That question is likely to elicit the response, “no thanks”, and perhaps also bring to mind the image of a door closing on a briefcase-wielding gentleman in an ill-fitting suit. Actually, though, if you’re not interested in what’s happening in insurance then you’re unlikely to be up to speed with crucial trends informing the best financial-services thought leadership around nowadays.
Thinking about it, insurance has always had a bit of an image problem despite the risk-sharing wizardry of what it accomplishes (and notwithstanding some of Hollywood’s best efforts). Actuaries performed big data analysis long before consultants came up with the phrase and told everyone they need to be doing it.
Now, insurtech innovators are pioneering the application of disruptive technologies like artificial intelligence, the Internet of Things, blockchain, quantum computing and others, while also grappling with some of the most crucial concerns underlying these technologies, from data security to the ethics of AI profiling and decision-making to the ever-growing demand for greater product personalisation. These topics cut across all sectors; moreover, all the biggest trends set to impact our lives and businesses in the coming years, from self-driving vehicles to population ageing to climate change, have a crucial insurance component.
Where Asia leads - and lags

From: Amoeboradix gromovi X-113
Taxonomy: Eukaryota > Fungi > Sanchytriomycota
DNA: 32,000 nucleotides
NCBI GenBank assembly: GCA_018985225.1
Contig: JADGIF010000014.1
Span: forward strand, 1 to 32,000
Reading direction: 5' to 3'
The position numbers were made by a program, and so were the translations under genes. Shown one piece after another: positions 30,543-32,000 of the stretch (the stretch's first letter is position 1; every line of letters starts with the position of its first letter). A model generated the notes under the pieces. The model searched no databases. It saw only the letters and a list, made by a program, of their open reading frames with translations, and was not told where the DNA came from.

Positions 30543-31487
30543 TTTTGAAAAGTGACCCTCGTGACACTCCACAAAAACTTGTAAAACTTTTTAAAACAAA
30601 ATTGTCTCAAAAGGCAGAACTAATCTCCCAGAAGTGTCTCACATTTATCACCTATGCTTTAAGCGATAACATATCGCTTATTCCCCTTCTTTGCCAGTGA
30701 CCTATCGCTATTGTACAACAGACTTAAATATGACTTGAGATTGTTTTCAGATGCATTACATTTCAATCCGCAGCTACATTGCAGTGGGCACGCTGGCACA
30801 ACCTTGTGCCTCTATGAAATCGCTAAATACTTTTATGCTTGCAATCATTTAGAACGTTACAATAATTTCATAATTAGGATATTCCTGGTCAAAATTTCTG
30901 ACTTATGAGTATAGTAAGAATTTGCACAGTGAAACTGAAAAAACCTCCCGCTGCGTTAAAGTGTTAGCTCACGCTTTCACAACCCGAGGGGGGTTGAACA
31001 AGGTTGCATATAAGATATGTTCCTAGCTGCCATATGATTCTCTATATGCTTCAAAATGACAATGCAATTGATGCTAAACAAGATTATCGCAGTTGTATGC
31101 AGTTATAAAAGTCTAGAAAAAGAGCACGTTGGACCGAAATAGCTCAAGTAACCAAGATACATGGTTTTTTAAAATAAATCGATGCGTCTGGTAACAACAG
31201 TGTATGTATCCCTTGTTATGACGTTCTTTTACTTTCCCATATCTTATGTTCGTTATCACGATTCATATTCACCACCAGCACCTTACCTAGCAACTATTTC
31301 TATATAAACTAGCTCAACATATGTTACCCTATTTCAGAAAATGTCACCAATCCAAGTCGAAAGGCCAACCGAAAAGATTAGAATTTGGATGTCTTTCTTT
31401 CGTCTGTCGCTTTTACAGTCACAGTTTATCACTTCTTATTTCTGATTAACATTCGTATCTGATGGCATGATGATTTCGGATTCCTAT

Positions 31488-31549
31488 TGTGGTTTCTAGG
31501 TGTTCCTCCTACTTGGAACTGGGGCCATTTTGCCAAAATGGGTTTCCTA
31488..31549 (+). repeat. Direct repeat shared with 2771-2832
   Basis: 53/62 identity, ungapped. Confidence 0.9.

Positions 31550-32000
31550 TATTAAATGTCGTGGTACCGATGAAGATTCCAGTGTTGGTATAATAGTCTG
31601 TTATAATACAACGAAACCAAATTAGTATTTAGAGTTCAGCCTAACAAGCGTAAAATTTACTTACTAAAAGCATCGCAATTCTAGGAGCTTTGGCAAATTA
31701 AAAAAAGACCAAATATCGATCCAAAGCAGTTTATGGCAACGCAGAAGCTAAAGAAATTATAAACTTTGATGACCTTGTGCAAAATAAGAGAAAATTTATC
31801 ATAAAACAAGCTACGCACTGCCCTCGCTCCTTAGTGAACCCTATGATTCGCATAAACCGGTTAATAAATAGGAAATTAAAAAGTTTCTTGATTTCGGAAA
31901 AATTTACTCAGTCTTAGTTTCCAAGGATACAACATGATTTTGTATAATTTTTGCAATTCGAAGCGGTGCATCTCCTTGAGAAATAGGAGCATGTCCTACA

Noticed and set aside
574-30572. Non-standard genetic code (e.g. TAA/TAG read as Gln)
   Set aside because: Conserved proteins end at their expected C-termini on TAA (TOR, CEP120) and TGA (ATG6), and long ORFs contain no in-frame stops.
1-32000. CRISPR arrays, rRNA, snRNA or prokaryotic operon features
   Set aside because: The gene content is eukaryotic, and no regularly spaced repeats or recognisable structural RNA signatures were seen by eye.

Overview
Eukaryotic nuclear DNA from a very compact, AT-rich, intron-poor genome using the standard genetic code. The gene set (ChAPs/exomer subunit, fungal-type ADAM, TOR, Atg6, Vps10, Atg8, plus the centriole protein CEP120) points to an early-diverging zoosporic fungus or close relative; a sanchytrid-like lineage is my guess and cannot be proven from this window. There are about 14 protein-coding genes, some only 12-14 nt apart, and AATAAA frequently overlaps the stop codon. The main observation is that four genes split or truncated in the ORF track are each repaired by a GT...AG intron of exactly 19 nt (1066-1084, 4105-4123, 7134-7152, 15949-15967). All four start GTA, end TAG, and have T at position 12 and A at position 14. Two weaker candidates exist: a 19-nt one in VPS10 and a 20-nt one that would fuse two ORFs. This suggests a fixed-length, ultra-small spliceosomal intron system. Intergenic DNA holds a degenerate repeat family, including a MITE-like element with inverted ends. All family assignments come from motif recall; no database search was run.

Asia is simultaneously at the cutting edge and behind the curve when it comes to these trends. One of the world’s biggest online-only insurers, Zhong An, was among the first to use AI to price risk more finely and distribute differentiated products on the internet. Launched in China in 2013, the company serviced over 150m clients in its first year of operation; its IPO in 2017 arguably introduced insurtech to global investors as an asset to watch. Across the region, there is no shortage of insurtech talent (and capital).
At the same time, though, APAC is among the world’s most underpenetrated insurance markets, holding just 11% of global premiums, according to Swiss Re, despite having around half the world’s population, though it predicts that proportion will rise to 42% by 2029. Innovation is stymied to some degree by the preponderance of old-fashioned distribution channels: life policies are still often sold through banks, for instance, with distributors and underwriters facing little incentive to offer bespoke pricing or coverage. No one ever got excited about bancassurance.
And, if you care to click on any of the barrage of links included above, you’ll be lucky to hit on anything directly from an insurer. Thought leadership produced by the giants in the sector is often pretty dry, with many of the biggest (in APAC, at least) basing campaigns around topics such as the problems of financing ever-longer retirements, or trends in employer-funded healthcare coverage.
These are important, to be sure, but part of the image problem insurers face is that the most inspirational thought leadership about their sector is being done either by consultants looking to help them realise the potential of new tech, or analysts seeking to educate investors. (Since nothing beats a good case study, they are also in effect doing a lot of the upstart insurtech firms’ marketing for them.)
This actually gives forward-looking insurance companies the opportunity to start owning more of the dialogue about the future of their sector in Asia. They can emphasise both the potential of revolutionary technology to meet their customers’ changing needs, and the importance of managing the risks around the megatrends shaping people’s lives in the region. With thought leadership like that, no one should ever think of insurance as boring again.
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